In 1972, a boxcar from Toronto containing a menagerie of farm animals and an eager young couple pulled into the station platform in Kingston, Nova Scotia. They were bound for a deserted hundred-acre farm on the South Mountain, determined to preserve the foundations of farmsteads past while constructing a geodesic dome. They were pioneers of the future, armed with respect for tradition and an irrepressible sense of humour. They didn’t call themselves farmers. They were back-to-the-landers. Farming was industry and their calling was sustainability. Over the next forty years, through flood and fire, triumph and catastrophe, they persevered, unwittingly sowing the seeds for the modern small-farm movement.
By Garry Leeson
Eric George and his wife, Rosena, live in Greenwood in a house conveniently located beside Eric’s workshop. Eric is a jack of all trades and has been the go-to guy for any problem mechanical for as long as I can remember. Welding and metal fabrication have been his main claim to fame over the years but it doesn’t end there. The saying goes: “If Eric can’t fix it, it can’t be fixed.”
Over the years I have shown up at his shop with a host of problems and have always come away with something repaired, altered, or at least explained. Recently I drove into his yard and confronted him with a problem that several so-called high-tech business fellows were unable to help me with. After a quick assessment, Eric took the tiny component that was part of my disabled backhoe hydraulic system and had it in a bench vise performing his magic. When he finished refurbishing the damaged part, something accomplished in a matter of minutes, he moved over to the other side of the shop where an old pickup truck was parked.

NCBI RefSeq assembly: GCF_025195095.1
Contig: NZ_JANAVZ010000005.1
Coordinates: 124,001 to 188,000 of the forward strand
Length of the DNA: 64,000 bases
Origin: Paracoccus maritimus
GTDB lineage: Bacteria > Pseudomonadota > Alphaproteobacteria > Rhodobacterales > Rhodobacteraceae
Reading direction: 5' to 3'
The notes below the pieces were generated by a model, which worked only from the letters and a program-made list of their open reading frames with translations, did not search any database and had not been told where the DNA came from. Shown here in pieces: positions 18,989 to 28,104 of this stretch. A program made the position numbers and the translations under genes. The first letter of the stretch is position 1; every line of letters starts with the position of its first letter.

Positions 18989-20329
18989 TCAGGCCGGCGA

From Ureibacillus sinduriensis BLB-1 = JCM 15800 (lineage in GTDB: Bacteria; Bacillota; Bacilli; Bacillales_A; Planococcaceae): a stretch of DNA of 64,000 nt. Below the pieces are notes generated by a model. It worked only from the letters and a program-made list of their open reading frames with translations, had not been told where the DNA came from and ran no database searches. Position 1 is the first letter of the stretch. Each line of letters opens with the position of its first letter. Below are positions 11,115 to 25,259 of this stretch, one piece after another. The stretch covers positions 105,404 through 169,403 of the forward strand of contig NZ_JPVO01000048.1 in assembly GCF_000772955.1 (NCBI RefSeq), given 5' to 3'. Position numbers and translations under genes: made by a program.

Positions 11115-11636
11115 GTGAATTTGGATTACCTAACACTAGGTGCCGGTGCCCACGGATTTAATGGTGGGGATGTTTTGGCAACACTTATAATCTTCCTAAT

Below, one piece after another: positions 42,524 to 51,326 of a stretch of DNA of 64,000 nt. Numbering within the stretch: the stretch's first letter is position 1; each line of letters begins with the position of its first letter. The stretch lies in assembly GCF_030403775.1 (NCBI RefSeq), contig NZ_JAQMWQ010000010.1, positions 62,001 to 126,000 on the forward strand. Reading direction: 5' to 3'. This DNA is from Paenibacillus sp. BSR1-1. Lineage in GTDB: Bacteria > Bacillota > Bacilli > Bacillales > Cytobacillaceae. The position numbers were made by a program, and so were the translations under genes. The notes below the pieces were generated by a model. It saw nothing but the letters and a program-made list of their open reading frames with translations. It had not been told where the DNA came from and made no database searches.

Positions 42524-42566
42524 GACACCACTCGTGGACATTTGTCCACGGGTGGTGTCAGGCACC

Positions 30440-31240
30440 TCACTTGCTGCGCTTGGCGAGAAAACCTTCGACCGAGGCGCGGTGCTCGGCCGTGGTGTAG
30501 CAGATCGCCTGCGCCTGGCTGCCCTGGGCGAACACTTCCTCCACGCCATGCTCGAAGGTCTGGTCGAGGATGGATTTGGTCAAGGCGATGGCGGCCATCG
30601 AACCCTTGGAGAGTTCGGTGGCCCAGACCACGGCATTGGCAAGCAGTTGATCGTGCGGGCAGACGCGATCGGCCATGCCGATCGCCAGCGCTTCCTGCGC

Placing his hand on the dusty hood, he turned to me and said, “Do you know whose truck this was?”
I did not, so he proceeded to enlighten me.
“This truck was purchased brand new by Percy Graves in 1948.”
I had known Percy Graves. He was a clever, well-liked old guy who had lived not far from our place. A beautiful well cared for birch grove that greeted you when you arrived at his neat little farm spoke to his sensitivity, and since he was known for his sense of humour, I’m sure he wouldn’t have minded me paraphrasing the story that Eric shared with me that day.
Eric went on to tell me, “When the air base at Greenwood was built, things in the Valley began to change.” All around him, Percy Graves was seeing his neighbours forsaking their oxen and horses for tractors and motor vehicles. Percy was one of the last holdouts, but by 1948 he got tired of his neighbours zooming by his horse and buggy in their fancy cars and trucks and decided to leap into the twentieth century and buy himself a new pickup.
Somehow he got down to Middleton to buy his shiny new 1948 International KB1 pickup from the Reagh Brothers dealership. Maybe his horse and buggy served as a trade-in. In any event Percy found himself in faraway Middleton in possession of a vehicle that he had no idea how to drive.